Essentially, the curriculum in high school needs to be more affective. It needs to be more engaging in terms of humor, vitality, joy, and even negative emotions, like strong opinions and anger, to bring out those qualities and channel them, so that they aren’t expressed in dangerous ways outside of school. Why don’t we have more poetry slams, for example? This is a great way for teens to take emotional risks and share something creative in their lives. Why don’t we have students engaging in more apprenticeships and more internships, which can be a wonderful way to help them build decision-making skills and work through emotions in a real-world but controlled setting? Teens want to be out in the world—in fact, that’s what evolution has prepared them for. We can’t fight a million years of evolution with a role-play in the classroom.


Some of your recommendations for brain-friendly learning—such as affective learning, self-awareness practices, peer learning, learning through the body, and arts-connected learning—might strike some educators as “soft” or nice to have, but too time-consuming in light of students’ academic needs. How do you respond to that?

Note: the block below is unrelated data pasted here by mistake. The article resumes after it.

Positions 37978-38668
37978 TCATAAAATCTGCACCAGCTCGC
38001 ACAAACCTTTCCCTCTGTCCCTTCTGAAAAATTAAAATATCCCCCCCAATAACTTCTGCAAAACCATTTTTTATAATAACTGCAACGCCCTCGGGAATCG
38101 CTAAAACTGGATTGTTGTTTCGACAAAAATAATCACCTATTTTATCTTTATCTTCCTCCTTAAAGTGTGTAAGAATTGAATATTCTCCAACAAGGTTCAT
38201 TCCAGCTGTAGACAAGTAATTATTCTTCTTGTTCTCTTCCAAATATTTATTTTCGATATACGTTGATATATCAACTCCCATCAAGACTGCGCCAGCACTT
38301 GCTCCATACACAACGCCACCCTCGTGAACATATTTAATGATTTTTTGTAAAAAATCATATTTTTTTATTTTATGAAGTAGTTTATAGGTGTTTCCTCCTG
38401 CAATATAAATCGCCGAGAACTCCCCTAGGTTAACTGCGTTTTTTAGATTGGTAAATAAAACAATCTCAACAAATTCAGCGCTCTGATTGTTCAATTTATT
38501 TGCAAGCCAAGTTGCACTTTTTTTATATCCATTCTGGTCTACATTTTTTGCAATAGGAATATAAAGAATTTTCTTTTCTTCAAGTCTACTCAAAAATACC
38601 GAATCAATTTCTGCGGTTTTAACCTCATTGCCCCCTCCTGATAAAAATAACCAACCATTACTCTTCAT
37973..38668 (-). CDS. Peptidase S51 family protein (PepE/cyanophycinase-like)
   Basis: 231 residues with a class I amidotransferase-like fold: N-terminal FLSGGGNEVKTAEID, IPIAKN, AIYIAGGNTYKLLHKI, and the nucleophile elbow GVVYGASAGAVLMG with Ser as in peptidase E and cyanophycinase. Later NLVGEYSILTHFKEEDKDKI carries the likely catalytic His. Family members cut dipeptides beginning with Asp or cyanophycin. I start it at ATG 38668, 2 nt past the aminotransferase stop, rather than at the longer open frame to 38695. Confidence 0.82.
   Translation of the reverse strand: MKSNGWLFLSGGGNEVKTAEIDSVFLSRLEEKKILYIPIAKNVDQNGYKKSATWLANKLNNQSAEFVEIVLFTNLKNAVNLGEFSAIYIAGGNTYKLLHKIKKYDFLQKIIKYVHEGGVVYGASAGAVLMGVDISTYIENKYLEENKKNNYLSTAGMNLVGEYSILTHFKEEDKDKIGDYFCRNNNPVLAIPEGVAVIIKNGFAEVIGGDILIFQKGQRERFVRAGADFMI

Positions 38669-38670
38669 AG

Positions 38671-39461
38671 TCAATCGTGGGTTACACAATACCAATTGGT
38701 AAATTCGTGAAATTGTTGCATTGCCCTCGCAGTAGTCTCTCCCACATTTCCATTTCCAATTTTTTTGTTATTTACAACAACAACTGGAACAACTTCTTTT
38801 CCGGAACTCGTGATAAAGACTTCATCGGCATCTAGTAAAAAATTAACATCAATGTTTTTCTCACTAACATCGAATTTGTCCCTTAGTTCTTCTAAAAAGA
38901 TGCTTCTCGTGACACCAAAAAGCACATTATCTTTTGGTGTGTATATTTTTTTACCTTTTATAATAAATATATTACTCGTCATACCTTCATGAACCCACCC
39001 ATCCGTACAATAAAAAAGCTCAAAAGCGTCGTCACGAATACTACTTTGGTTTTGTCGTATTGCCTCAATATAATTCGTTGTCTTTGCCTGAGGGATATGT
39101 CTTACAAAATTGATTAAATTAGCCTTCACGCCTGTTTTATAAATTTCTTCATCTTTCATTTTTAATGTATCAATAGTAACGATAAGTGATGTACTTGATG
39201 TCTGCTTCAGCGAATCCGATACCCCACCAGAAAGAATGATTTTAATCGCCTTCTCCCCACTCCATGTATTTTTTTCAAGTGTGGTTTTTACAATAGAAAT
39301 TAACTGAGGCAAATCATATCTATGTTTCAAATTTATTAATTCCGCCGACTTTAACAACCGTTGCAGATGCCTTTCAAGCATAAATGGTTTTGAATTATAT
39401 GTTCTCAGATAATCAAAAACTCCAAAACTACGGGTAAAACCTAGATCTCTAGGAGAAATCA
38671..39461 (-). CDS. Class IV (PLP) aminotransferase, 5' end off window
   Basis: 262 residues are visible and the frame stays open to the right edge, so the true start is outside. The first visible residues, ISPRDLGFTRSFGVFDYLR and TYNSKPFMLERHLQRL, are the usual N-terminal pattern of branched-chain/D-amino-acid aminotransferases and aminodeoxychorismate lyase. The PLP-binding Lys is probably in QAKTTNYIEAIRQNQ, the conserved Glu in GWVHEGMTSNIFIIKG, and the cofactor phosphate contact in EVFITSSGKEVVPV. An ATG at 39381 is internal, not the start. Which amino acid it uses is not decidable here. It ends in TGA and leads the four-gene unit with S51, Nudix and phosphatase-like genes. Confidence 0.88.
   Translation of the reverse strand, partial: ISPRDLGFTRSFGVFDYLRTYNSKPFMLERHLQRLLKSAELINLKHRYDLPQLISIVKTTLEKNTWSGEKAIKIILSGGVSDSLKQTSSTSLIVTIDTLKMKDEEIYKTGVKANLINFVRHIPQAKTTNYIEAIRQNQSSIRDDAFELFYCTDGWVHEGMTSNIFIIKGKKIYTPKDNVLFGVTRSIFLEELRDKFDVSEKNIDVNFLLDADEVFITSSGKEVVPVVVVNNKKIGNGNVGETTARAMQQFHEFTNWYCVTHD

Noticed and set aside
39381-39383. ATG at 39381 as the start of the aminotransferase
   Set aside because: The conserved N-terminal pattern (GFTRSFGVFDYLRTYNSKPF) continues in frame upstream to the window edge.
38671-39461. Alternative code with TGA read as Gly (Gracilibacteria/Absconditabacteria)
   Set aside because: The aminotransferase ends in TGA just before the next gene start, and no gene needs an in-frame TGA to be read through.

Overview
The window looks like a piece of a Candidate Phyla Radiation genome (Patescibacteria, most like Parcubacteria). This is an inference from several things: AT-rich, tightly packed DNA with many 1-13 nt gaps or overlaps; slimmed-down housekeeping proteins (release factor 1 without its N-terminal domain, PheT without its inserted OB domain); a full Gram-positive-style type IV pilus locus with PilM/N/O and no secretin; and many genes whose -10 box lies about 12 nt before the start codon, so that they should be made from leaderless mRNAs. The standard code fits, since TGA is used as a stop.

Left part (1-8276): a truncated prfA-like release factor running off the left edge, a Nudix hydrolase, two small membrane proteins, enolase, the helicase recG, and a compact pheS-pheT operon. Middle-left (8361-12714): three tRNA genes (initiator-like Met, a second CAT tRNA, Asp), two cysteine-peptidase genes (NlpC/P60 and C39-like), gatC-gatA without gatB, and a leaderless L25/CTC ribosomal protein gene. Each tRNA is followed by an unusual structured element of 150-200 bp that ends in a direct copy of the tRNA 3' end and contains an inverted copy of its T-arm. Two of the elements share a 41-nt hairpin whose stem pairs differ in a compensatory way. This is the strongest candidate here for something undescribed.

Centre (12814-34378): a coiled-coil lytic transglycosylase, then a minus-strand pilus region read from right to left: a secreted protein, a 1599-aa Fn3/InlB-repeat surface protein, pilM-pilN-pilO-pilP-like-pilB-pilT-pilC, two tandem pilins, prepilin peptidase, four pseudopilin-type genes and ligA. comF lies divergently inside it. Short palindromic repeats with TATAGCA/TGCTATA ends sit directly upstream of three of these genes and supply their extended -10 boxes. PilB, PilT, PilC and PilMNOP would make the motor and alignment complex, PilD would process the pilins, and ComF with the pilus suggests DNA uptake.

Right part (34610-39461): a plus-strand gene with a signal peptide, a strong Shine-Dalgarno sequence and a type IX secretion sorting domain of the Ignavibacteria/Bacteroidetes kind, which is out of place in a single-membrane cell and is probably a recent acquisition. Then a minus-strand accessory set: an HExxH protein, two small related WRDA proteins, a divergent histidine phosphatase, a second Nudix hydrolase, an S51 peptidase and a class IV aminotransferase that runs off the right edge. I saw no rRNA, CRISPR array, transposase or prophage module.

I’d argue that hard skills don’t mean anything without the soft skills that support them. In other words, if we don’t consider these sorts of things—affective learning, imaginative and creative learning—then we’re going to be creating robo-students. We’re going to be creating individuals who’ve mastered skills that we consider to be rigorous, but who don’t have the capacity to apply them or use them responsibly. In this respect, standardized testing has done more damage than any other development in education that I can think of. And the fact that it’s taking time away from kids developing their brains makes it worse. I mean, testing does develop some functions, but it leaves so much out. And this is what leads kids to take risks outside of school, because they don’t have any opportunities to cultivate their emotional, risk-taking selves within school.

So it’s that channeling element you mentioned?

Exactly. Another way of positing it is in terms of creative expression. Adolescence is a great time for channeling the creative energies of human beings—it’s one of the best times. A lot of people aren’t aware of it. You know, so many musical and other creative events have been produced by teenagers. Mozart’s five violin concertos were done before he reached the age of 20. Einstein actually had some of the initial insights into the theory of relativity when he was in secondary school. So we’ve got to see that this is a very fertile time—and that requires us to create a very fertile learning environment within which those insights and motivations can be stirred.